Productive Employees Don’t Want to Be Retained (And Other Myths)

employee.retentionI read an article in The New York Times yesterday which reported a fact that, if not totally shocking, was none the less disturbing: while productivity among American workers has surged in recent years, wages have remained flat (with the exception of earners in the top 1%).

This came as little surprise to me – and, if you’re a knowledge worker who’s maintained a job and a pulse since the financial crisis hit 4 years ago, this likely came as little surprise to you, too. People have been working extra-hard for a variety of reasons: fear of losing their jobs primarily, but also because when companies look to cut costs, frequently they eliminate positions and re-distribute the workload among the remaining staff.

During tough times, this happens at all employment & managerial levels- perhaps it has happened to you? Were you thrilled to still have a job in a bad economy, yet frustrated by little to no additional compensation to complement this added workload? Were you promised rewards for your efforts which never materialized? Did your number of direct reports double, but your salary increase wasn’t even close to being commensurate?

What upset me the most about the NYT article is that it seems to convey an acceptance of this situation by workers, managers and decision makers alike. Is this really the trend? Are skilled, educated staff to expect that for the rest of their careers, they won’t be rewarded for being productive? What kind of message does that send?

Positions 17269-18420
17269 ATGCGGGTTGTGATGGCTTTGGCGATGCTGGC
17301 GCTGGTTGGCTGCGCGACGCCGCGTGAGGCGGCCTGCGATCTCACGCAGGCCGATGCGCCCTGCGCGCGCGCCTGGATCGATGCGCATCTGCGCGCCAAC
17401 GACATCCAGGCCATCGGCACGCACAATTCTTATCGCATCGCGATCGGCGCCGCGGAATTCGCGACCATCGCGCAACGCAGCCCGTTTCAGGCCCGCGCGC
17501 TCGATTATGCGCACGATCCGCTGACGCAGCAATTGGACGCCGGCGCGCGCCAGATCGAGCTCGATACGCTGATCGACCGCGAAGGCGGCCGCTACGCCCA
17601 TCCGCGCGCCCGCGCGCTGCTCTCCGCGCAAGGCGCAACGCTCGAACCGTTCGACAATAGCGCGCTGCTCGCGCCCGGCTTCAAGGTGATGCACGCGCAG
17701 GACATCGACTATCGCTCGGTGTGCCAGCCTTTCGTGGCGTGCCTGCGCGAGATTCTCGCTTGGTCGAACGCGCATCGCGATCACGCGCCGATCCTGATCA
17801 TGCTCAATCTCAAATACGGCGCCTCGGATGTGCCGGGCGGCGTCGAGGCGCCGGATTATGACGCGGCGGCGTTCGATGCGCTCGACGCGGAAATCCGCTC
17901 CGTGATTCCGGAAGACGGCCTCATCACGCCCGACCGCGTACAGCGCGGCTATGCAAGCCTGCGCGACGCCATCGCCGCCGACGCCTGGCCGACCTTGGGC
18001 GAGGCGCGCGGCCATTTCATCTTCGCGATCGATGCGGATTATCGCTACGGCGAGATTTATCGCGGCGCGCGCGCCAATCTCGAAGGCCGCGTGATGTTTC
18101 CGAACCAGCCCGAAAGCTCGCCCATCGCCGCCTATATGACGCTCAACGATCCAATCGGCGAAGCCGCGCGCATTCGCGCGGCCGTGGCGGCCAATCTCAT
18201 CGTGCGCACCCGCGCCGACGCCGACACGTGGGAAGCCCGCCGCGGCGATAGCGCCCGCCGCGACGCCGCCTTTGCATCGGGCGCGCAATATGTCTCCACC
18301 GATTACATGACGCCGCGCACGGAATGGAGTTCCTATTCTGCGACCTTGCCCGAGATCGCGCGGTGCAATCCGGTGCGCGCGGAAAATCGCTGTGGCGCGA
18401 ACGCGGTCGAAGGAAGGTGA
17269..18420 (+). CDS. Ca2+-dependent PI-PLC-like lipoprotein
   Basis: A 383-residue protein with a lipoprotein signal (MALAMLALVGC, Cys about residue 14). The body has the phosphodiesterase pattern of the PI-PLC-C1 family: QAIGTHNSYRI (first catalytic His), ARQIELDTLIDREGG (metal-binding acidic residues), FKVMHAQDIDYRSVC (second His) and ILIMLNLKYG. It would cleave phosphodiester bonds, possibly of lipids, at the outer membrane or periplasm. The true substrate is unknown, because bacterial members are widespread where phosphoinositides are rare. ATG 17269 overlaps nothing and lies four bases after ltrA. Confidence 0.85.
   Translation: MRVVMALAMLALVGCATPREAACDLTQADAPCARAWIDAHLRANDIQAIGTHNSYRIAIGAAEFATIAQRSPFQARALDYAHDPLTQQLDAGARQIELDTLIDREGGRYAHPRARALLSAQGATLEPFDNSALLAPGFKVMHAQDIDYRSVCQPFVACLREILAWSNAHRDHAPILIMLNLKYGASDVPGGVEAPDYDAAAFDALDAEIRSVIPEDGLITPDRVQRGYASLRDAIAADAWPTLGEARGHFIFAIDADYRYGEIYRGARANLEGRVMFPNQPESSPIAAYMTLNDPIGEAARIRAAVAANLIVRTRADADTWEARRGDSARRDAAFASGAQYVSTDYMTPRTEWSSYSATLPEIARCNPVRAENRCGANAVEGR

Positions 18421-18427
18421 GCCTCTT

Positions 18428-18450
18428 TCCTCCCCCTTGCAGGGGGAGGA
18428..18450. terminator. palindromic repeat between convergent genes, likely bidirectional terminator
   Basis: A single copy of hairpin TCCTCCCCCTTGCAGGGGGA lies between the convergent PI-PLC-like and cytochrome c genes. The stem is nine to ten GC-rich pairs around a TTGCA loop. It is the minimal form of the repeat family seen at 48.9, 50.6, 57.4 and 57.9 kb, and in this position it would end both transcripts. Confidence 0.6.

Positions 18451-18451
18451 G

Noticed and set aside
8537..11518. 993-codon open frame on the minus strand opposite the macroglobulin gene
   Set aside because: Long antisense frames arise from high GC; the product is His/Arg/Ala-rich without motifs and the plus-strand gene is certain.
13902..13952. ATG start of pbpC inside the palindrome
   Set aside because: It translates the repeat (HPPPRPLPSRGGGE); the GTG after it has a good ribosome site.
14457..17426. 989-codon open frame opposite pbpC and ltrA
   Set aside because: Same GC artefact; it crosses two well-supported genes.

I’ll tell you: the message is, “Find another job.”

From a leadership perspective, this just doesn’t make any sense. Don’t we want to retain our top talent, rather than see them work for a competitor? Even my beloved NYC corporate team building activities aren’t the solution here: systemic, conscious commitment to retain the best is what’s needed. Alas, when times are tough the bottom line is all that matters, and maybe the loss of a high-salaried person – no matter how talented – is actually a blessing in disguise. Or maybe these high performers actually WANT to move on, and don’t want to feel burdened. After all, those whose lights shine brightest are also the ones with the itchiest feet, and we won’t be able to quench their thirst for development, advancement and compensation forever (especially in this economy).

But I just can’t accept that. Exceptional talent is, and always will be, hard to find, and companies should be doing everything they can to retain their best people. These will be the folks who boost your productivity, make you competitive in the marketplace and, ultimately, carry you to success.

Why treat them poorly?

(Image courtesy of The New York Times)

Leave a Comment